Permit banks to provide ‘interest-free’ products – Economist urges BoG
Adnan Adams Mohammed
The Bank of Ghana (BoG) has been urged to consider permitting or licensing commercial banks in the country interested in launching ‘Islamic compliance’ or ‘interest-free’ products to meet the needs of the large segments of the finance sector.
Professor John Gatsi, Dean of the Business School at the University of Cape Coast (UCC), who has shown keen interest in the operationalization of the interest-free or Islamic compliance financing wants the BoG to expedite action and come out with a regulation to allow implementation of such products as the Banking Act 2016 permits.
Islamic banking is banking or financing activity that complies with sharia (Islamic law) and its practical application through the development of Islamic economics. They mostly provide interest free loans. As of 2010, Islamic financial institutions operate in 105 countries.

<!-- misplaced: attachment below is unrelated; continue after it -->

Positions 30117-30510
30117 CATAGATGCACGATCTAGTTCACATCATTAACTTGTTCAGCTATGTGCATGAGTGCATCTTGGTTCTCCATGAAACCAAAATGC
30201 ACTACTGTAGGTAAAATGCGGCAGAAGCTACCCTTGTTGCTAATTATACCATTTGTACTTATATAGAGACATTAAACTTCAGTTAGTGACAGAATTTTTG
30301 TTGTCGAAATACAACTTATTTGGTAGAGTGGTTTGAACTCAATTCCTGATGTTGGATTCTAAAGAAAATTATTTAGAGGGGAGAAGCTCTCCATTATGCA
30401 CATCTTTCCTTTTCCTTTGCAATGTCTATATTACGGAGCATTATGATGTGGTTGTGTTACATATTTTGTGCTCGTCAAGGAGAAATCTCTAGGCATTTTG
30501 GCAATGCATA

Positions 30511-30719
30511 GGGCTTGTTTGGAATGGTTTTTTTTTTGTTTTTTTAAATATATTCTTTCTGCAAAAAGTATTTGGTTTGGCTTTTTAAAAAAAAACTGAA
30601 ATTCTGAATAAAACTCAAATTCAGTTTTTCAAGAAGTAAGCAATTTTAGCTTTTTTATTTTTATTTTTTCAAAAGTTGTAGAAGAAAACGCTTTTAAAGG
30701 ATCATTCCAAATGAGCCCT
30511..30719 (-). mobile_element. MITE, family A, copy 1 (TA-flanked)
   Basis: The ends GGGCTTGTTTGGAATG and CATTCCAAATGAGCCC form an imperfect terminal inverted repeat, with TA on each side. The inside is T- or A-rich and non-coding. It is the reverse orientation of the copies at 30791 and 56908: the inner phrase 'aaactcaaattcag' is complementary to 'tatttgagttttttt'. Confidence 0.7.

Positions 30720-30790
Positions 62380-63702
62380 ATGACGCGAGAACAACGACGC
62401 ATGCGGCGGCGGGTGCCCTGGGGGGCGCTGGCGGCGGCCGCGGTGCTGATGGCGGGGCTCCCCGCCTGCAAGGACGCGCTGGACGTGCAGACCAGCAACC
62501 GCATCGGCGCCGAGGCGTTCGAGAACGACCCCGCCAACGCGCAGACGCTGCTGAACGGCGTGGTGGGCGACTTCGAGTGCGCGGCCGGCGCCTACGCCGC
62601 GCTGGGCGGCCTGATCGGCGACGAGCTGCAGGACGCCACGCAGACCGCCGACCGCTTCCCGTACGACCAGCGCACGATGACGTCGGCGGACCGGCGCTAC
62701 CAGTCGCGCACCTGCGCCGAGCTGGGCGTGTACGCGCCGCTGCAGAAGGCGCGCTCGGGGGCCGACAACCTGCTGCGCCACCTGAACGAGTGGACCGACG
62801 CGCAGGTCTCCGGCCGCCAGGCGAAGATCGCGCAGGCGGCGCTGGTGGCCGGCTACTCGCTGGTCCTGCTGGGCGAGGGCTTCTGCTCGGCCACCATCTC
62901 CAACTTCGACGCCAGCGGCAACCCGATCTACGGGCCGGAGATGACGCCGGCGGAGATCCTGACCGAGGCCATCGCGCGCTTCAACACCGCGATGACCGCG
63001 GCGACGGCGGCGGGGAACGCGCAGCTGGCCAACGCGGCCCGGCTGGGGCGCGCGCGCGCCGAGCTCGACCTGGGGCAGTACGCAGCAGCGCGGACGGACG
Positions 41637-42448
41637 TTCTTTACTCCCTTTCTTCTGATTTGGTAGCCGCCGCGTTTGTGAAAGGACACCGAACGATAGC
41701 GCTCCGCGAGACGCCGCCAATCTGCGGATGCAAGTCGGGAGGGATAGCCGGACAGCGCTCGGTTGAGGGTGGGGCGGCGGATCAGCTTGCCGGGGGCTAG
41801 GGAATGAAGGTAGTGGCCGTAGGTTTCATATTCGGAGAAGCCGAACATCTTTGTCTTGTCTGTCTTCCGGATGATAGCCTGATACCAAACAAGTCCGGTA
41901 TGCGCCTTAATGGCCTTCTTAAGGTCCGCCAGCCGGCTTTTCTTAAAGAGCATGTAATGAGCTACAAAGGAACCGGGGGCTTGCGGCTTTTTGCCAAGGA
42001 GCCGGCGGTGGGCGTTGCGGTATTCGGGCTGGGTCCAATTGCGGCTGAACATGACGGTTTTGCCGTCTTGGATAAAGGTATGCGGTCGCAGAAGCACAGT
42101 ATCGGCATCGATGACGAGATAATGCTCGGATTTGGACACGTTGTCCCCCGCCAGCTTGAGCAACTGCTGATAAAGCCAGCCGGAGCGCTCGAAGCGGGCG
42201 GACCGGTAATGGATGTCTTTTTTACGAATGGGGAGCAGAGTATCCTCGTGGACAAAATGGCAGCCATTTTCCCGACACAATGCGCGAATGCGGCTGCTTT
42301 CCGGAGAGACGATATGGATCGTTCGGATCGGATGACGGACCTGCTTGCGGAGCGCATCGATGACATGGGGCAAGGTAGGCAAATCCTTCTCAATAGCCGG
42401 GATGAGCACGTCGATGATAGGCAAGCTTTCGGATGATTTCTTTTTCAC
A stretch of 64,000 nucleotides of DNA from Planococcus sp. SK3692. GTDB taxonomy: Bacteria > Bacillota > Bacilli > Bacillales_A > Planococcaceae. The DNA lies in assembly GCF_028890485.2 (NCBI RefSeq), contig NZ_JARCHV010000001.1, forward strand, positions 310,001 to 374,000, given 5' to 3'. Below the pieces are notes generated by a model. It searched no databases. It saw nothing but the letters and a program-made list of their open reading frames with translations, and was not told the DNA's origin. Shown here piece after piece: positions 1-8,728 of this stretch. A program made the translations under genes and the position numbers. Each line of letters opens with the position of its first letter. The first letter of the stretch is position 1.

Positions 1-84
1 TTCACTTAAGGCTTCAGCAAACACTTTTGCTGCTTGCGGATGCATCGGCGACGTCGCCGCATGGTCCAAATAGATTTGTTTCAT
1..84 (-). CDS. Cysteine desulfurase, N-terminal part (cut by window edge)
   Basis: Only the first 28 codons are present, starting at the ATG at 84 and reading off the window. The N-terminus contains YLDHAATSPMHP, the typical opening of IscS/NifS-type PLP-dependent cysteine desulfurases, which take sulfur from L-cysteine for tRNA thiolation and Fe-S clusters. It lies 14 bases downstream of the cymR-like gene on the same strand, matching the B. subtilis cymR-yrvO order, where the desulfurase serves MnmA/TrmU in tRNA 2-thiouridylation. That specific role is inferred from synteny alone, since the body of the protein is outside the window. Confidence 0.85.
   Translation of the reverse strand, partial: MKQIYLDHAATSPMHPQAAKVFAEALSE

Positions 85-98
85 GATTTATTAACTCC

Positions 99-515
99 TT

“Any of the commercial banks in Ghana that is interested in putting out Islamic financial products will go in for that license to do so and begin to offer those product to the public and for businesses”, Prof Gatsi expressed during a TV3 discussion program, adding that, “So it is not about whether it is government or it is private. It is for the financial and regulator needs to inculcate its principles to; provide that window and the road map through which banks will now role pout this financial product.”
According to the 2016 World Islamic Banking Competitiveness Report, Saudi Arabia, Malaysia, United Arab Emirates, Kuwait, Qatar, and Turkey represented over 87% of the international Islamic banking assets.
A 2006 report by ISI Analytics also lists Saudi Arabia at the top and Iran as insignificant. In Qatar, Islamic banking assets were valued at $97 billion at the end of 2017, accounting for nearly 81% of total Islamic finance assets, according to QFC Authority chief executive officer Yousuf Mohamed al-Jaida.
The country also announced the launch of an energy-focused Islamic bank with $10 billion capital in 2019, which would make it the biggest Islamic lender for energy projects in the world.